wot are we thinking? a rant on road-building

green highway research

The phrase 'green highways' is a stumper for me.

Is that like a sterile stiletto?

I mean, sure, you can get a roadway to function better as a storm water manager or carbon sink, as some of the more innovative designs in the U.S. highway research quiver do.

Would you believe pavement materials that suck carbon? What's not to like about that concept?

Still, the ecosystem cost of making roads in the first place is so immense, it's like death, only dirtier.

I've been looking into the ecological footprint of paving materials. Would you believe the best we can say about asphalt is it's no worse than cement?

See, roads are not just places where vehicle emissions originate. They are also consumers of paving and producers of runoff.

Yes, it's possible to mitigate the most offensive features of roads and highways. Swales can help filter runoff, and alternative pavements can be more green.

Yet, even these measures will require megabucks. Is that where we want to spend heavily?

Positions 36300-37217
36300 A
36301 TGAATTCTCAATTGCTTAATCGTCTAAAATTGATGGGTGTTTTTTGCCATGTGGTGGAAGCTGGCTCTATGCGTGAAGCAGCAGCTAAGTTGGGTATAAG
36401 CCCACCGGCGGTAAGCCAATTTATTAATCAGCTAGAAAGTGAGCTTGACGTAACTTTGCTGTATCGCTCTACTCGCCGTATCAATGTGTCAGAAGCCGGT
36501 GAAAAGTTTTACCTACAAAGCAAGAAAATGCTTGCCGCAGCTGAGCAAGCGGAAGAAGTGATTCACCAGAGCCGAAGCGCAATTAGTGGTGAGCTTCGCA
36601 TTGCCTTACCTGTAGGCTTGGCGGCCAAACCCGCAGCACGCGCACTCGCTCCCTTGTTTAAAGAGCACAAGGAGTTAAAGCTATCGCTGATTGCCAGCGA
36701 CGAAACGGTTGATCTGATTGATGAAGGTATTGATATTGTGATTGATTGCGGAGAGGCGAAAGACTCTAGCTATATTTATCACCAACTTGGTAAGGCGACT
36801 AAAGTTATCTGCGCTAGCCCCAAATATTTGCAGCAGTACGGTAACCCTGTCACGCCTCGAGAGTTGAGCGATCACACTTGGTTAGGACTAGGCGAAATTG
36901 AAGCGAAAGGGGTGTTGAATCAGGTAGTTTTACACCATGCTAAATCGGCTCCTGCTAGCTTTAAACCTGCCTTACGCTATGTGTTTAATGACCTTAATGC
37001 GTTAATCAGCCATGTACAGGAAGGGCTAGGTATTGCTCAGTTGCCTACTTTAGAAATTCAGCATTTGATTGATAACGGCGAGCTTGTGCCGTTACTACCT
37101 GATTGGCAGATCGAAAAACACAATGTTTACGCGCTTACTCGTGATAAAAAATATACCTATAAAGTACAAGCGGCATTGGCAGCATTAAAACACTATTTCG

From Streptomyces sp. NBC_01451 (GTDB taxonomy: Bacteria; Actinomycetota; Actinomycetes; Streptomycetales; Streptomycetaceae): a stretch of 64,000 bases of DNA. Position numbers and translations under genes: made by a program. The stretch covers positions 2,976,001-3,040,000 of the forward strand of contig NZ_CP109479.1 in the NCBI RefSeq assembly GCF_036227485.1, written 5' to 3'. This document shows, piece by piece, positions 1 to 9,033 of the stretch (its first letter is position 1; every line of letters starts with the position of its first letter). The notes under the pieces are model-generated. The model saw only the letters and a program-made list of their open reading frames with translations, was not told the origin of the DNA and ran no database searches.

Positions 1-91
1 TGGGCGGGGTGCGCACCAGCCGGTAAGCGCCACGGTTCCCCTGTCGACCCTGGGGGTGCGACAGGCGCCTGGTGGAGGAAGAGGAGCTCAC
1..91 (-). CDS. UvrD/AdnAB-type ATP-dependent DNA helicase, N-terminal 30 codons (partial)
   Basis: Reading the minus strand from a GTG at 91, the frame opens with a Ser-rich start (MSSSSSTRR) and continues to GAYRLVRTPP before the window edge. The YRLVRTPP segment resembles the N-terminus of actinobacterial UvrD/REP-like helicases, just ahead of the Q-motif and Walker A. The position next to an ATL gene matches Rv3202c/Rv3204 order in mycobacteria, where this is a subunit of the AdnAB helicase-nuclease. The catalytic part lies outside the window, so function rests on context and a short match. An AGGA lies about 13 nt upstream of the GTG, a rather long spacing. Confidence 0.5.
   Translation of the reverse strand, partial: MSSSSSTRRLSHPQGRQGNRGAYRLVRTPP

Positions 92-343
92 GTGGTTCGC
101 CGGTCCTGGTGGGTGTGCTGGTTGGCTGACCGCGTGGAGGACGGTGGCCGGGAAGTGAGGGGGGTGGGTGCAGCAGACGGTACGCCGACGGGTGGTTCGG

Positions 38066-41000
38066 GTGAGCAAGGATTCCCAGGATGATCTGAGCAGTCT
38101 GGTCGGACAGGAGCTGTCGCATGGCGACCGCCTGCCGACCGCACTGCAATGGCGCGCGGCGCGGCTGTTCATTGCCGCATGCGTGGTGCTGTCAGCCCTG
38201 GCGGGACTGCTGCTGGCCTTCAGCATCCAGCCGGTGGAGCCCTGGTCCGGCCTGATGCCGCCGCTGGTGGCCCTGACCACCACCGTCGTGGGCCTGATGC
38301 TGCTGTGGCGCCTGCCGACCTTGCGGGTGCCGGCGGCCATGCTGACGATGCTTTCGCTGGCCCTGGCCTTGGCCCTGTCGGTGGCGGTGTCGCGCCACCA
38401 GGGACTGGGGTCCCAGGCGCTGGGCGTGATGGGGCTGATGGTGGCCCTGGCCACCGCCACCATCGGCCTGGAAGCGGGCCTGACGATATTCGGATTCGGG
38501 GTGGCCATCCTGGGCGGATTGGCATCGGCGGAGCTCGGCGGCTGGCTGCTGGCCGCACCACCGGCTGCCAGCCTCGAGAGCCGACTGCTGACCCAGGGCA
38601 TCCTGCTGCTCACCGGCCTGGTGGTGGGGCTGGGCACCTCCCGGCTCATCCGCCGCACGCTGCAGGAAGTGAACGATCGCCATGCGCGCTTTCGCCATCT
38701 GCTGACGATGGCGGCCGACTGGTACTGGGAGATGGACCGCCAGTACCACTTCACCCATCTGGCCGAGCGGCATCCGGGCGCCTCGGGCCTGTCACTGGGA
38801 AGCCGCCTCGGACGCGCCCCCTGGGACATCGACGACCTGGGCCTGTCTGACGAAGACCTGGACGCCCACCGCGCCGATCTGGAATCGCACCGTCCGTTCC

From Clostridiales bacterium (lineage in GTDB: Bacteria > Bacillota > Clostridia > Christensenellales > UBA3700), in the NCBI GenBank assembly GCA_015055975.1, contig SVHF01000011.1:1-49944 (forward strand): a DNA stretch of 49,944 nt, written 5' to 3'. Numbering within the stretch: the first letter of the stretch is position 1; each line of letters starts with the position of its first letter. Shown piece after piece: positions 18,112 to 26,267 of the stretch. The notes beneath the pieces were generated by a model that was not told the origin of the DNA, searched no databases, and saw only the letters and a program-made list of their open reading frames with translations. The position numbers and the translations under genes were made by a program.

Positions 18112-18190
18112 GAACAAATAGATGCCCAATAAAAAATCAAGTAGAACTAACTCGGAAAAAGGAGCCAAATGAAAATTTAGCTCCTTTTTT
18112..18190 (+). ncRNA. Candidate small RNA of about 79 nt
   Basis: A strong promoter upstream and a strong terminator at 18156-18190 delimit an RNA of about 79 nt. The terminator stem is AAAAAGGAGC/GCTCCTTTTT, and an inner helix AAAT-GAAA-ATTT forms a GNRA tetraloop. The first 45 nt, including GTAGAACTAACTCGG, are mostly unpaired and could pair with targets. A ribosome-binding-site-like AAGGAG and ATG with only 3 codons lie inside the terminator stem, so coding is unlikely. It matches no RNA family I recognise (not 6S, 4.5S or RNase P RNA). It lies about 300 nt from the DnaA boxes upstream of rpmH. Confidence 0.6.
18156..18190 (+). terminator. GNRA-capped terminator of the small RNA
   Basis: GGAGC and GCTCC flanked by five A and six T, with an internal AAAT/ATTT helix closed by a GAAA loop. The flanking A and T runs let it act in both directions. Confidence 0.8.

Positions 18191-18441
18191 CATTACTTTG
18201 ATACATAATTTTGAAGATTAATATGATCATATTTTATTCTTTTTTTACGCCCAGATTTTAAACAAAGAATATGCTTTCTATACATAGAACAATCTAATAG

I'm not saying neglect the roads.

At the same time, we may be forced into radical roadway decisions sooner than we think.

Asphalt is, of course, a petroleum product. Last year, Hawaii already witnessed a bottleneck in asphalt supply and skyrocketing prices...right after extreme rain events trashed roads on all islands.

What if the future, for whatever roads we keep, is not about asphalt or concrete? Is there some alternative local paving solution? (Fact is, we once paved with red cinder out here...)

With all of the adaptation costs we face as global warming accelerates, there can be little justification for spending more to make it even easier to drive.

As Todd Litman says in Reframing the Transportation Question:

If you ask people, 'Do you think that traffic congestion is a serious problem that deserves significant investment?' most would probably answer yes.

But if you presented a more realistic description of choices by asking, 'Would you rather spend a lot of money increasing road capacity to achieve only moderate and temporary reductions in traffic congestion, and deal with increased personal, municipal, social and environmental costs from increased motor vehicle traffic, or would you rather create a more diverse transportation system to minimize such problems?' the preference for road building would probably disappear."

Published by Ken on January 23rd, 2007 tagged Community Initiatives, Systems Thinking

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